The assertion that drowning deaths result from men taking undue risks appears unproven. The examples of swimming outside the flags and drinking are provided, although neither of these behaviours are exclusive to men.
There are other possible explanations for a gender variation in deaths, particularly the likelihood that men venture into the water more often, and for longer periods, than do women. Clearly those who don’t go to the beach, or who lie on their towels 95% of the time, are less likely to drown in the ocean.
All outdoor activities have some degree of inherent risk, i.e. they are all “risky”. Given that men are significantly more likely than women to participate in almost all forms of outdoor recreation, they are clearly more likely to be injured or killed participating in such activities. One of the few exceptions is netball, a sport recognised as having a low risk of drowning.
If a significant number of drowning deaths were due to medical emergencies then it would make more sense to focus on men’s health, than male shaming. It is likely that some of the male drowning deaths were also the result of men attempting to rescue others.
For the purpose of this discussion let’s concede that “risky behaviour” (to be defined) may indeed result in more men drowning than women. And of course it would be preferable that those tragedies not occur. But before rushing to judgement let’s also consider the issue of risk-taking by men in a broader context.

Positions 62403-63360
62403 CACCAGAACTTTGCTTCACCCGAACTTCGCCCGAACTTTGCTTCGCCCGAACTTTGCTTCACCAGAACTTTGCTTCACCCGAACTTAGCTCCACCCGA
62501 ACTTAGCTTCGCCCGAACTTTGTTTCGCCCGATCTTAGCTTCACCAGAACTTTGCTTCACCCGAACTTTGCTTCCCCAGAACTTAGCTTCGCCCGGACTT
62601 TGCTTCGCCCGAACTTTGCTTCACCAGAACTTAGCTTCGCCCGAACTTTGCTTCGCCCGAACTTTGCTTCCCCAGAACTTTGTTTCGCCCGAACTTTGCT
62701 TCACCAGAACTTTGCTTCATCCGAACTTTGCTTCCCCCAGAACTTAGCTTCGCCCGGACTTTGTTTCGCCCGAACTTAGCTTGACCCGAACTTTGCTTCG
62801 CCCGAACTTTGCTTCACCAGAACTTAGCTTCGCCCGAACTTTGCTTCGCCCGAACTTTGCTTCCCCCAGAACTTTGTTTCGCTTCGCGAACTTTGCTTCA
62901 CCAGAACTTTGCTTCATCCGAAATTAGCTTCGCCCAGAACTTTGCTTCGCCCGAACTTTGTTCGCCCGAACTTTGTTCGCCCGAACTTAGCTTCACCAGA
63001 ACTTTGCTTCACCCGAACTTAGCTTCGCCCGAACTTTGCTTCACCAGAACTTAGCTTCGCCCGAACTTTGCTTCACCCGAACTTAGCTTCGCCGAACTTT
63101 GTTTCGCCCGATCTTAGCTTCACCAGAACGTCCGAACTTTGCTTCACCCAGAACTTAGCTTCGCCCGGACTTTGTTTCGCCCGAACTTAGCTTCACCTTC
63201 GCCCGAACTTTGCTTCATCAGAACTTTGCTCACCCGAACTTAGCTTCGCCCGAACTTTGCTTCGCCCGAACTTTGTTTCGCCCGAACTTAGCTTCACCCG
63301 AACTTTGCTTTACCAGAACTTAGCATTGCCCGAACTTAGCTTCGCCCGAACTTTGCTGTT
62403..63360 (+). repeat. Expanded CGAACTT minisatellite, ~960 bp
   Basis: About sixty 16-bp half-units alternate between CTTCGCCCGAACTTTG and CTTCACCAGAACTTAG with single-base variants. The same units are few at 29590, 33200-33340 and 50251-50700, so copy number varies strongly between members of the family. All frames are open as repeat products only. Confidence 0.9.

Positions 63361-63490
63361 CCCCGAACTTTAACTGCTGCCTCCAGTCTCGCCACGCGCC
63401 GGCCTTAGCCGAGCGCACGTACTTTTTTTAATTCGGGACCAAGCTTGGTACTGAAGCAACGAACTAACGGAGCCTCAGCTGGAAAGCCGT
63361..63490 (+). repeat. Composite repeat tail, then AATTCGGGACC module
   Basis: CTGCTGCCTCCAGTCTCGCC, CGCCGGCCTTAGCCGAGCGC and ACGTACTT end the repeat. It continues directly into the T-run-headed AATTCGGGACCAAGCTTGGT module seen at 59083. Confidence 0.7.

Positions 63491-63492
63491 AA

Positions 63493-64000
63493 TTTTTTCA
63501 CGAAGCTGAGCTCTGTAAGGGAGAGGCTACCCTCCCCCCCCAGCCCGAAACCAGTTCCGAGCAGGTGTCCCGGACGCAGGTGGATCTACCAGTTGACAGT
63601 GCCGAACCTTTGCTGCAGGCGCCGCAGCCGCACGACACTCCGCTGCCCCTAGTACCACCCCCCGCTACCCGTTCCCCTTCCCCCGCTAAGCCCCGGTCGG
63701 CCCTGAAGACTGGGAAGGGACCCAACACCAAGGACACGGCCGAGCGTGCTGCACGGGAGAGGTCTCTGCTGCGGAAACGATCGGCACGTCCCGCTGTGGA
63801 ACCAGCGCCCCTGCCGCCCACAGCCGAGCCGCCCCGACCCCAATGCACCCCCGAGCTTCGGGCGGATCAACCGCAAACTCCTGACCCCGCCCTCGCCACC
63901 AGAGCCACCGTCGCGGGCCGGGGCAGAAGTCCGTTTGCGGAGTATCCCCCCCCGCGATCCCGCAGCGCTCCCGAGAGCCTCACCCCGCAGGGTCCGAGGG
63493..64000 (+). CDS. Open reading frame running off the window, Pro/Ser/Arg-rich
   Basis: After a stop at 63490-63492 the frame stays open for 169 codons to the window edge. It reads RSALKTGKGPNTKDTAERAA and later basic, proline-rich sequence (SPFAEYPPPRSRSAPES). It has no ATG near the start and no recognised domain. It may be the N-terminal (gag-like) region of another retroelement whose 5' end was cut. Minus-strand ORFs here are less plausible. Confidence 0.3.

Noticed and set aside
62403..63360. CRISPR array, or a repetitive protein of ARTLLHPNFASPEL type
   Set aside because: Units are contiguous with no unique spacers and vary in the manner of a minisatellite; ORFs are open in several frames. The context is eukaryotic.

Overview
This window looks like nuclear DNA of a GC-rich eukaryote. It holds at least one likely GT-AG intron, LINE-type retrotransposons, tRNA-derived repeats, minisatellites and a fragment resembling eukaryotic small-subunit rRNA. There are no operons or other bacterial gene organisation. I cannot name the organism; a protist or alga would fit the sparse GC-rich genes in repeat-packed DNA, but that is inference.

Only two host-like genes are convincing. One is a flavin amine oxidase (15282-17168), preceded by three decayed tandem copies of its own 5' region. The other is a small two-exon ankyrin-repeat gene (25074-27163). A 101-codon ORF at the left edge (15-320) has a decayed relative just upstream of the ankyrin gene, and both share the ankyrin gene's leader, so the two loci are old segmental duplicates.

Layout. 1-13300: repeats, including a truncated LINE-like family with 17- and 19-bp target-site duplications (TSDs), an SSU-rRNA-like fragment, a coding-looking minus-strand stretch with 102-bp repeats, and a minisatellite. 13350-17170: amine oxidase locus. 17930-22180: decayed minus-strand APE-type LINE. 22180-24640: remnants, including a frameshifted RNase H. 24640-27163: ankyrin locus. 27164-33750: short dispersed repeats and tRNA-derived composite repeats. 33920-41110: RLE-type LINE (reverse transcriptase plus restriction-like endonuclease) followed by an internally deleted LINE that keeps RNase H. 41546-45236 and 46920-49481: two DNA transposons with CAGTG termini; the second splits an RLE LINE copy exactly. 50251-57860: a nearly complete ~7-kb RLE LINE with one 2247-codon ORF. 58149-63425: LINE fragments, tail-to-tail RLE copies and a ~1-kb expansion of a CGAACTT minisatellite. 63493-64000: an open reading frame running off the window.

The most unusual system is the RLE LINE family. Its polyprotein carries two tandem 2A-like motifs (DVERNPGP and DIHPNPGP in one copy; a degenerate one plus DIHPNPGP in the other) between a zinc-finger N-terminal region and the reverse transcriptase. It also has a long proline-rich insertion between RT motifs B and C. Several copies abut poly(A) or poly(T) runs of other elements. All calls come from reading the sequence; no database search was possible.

Men tend to take more risks than women, and this risk-taking results in a range of both positive and negative impacts on society. On the positive side I would go so far as to propose that risk-taking by men has been and continues to be the powerhouse of civilisation.
Need someone to step forward to defend a woman being attacked? Men are expected to step forward, and are shamed if they do not. Need someone to defend a country from attack? Ditto.
In Australia 97% of workplace deaths involve men – around 175 people in 2016. Men working in dangerous and unpleasant jobs that women generally won’t accept. Where is the outrage about the risks these men take in providing necessary services to the community?
Based on media coverage, or lack thereof, it would appear that men taking risks in the name of chivalry, industry and national service is acceptable if not expected. In contrast, men taking risks during their leisure hours is unacceptable and worthy of negative media attention.
Men don’t deserve to be shamed for exhibiting the trait of risk-taking, nor for choosing not to do so. In fact greater recognition that male risk-taking more often benefits society would seem appropriate.
Sure there will be times when some men deserve a thoughtful journalistic rap over the knuckles, but this should not be the default position. Similarly there are times when women’s behaviour merits a commensurate sanction. At the moment however women are rarely subject to criticism, are encouraged to take risks, and the blame for any negative repercussions more often placed at the feet of men.
It’s time everyone got on the same page with gender equality, and recognised that there should be one standard to which we are all held. And that support and empathy should be consistently applied and gender-blind. Anything less will see more of the same unfortunate and divisive gender bias that now permeates the mainstream media.
Reader posts in a related Reddit discussion thread here
Further related blog posts that may be of interest include: